So what you are saying is that one of the few operating systems that has the genuine right to be called "Unix" isn't really Unix because it has a user interface that ordinary users are comfortable with. And then you are using this to argue that Unix can't present an interface that ordinary users can be comfortable with?


Mac OS X is popular because they fixed the problems Unix has. Granted, it wasn't the best, but they put the user first. Linux could do the same thing. It just needs someone to put a foot down and throw out all the crap that doesn't work. There's like 100 flavors of Linux, so just toss the idea of compatibility out the window and make something that works and makes the user feel comfortable. And more than anything, make something that you will not have to update for at least a decade.


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 Post subject: Re: When do you think Microsoft's monopoly will die?
PostPosted: Tue Sep 16, 2014 3:30 pm 
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iansjack wrote:
KemyLand wrote:
Yes, we agree that OS X is successfully has all requirements to be called Unix. But I think that's just a title, nothing more. When you are saying "OS X is Unix", you are really saying "OS X is fully Unix Complaint". We're talking almost only about interfaces!

So what you are saying is that one of the few operating systems that has the genuine right to be called "Unix" isn't really Unix because it has a user interface that ordinary users are comfortable with. And then you are using this to argue that Unix can't present an interface that ordinary users can be comfortable with?

I can't argue with that sort of logic.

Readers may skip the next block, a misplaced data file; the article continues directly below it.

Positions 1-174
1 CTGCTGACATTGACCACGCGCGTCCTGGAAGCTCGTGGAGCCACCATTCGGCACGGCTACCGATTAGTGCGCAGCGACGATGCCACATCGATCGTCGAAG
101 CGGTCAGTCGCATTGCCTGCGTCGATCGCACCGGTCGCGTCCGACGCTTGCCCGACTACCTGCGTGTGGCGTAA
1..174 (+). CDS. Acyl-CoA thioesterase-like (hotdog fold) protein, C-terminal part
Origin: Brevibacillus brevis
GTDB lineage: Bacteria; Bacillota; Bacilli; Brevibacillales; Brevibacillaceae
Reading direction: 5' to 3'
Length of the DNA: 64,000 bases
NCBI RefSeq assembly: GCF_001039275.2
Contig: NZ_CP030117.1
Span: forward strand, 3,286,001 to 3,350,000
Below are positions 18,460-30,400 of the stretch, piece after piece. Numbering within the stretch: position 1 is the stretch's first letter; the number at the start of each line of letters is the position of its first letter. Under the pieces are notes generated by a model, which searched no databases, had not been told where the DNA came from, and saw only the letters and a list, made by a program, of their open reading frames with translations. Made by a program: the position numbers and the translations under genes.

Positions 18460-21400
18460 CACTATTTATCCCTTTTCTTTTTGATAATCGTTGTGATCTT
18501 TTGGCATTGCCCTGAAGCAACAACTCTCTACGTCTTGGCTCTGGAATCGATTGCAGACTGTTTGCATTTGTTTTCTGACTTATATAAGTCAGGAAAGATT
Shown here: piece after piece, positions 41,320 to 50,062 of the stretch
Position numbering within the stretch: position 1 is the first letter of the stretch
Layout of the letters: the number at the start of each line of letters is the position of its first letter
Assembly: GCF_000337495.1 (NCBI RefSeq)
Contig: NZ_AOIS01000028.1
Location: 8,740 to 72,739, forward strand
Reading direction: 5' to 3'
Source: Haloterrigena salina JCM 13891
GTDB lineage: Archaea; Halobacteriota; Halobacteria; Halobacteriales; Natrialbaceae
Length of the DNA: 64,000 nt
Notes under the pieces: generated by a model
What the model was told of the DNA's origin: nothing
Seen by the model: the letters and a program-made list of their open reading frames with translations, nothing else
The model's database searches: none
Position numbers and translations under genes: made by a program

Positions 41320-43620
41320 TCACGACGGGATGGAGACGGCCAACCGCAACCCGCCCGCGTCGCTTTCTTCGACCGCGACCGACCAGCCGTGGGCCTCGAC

No, I never said that.

First, I never mentioned ANYTHING about UIs.
Second, read a little bit before posting. When I say "interfaces" I'm talking about thinks like a libc or POSIX. An interface is a abstraction that an implementation must provide. An "user interface" is a type of "interface".
Third, I agree that OS X's GUI is great, but just never touched that topic, as said in argument #1.
Fourth, it has the right to be called Unix® just because the Single Unix Specification states so. Nothing more.
Fifth, do you think you can't argue with "that sort of logic", but I can with yours? No!

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Hello World in Brainfuck :D:
Code:
++++++++[>++++[>++>+++>+++>+<<<<-]>+>+>->>+[<]<-]>>.>---.+++++++..+++.>>.<-.<.+++.------.--------.>>+.>++.


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 Post subject: Re: When do you think Microsoft's monopoly will die?
PostPosted: Tue Sep 16, 2014 3:47 pm 
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i'm completely at a loss to understand exactly what you are arguing now.

Suffice it to say that OS X is very clearly Unix, with all the same interfaces that you describe, together with all the same utilities as Linux, but it is also heralded as one of the most user-friendly operating systems. (Not everyone will agree with that, but then not everybody would agree that Windows is user-friendly. But it is true that a lot of very computer-unsavvy people feel quite at home with OS X.)

I conclude from that that it is perfectly possible to produce a version of Unix that is useable by the average Joe, which was my original point.

Personally I find Windows, OS X, and Linux/Unix to be pretty straightforward OSs for anyone. Try OS/400 (or whatever it is now called) if you think Unix is complicated.